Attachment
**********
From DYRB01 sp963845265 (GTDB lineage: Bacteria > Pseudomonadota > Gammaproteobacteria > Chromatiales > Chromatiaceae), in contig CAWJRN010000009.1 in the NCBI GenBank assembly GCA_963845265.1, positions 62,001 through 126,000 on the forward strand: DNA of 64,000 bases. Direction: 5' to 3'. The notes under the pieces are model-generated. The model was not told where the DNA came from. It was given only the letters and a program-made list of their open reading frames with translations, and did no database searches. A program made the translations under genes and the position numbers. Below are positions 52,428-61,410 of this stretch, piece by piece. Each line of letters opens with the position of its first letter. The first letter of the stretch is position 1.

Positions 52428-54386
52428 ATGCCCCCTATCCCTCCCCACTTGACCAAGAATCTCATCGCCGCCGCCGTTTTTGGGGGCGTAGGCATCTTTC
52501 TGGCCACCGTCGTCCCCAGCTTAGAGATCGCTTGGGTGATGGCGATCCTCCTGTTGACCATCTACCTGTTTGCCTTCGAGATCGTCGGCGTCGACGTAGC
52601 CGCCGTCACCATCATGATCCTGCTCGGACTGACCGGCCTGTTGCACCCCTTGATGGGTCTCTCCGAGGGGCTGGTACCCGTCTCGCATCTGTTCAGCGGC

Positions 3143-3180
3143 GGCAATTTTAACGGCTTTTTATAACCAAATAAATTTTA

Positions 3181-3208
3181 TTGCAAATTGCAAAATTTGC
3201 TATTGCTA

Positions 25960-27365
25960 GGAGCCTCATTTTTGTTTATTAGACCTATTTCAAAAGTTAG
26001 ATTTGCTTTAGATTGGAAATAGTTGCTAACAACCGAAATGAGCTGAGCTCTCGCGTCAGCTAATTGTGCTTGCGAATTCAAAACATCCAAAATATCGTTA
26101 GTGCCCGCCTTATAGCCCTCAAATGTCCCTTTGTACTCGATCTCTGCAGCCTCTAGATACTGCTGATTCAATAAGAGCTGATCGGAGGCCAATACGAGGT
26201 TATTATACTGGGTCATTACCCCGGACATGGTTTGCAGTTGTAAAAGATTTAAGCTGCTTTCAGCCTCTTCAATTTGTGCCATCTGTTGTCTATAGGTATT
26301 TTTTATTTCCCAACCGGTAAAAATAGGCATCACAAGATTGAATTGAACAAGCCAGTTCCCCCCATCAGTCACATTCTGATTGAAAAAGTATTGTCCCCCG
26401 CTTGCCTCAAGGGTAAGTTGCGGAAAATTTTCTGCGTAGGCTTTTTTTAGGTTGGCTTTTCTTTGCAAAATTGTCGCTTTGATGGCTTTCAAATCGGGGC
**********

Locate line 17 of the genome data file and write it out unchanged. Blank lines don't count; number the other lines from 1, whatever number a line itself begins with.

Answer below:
26401 CTTGCCTCAAGGGTAAGTTGCGGAAAATTTTCTGCGTAGGCTTTTTTTAGGTTGGCTTTTCTTTGCAAAATTGTCGCTTTGATGGCTTTCAAATCGGGGC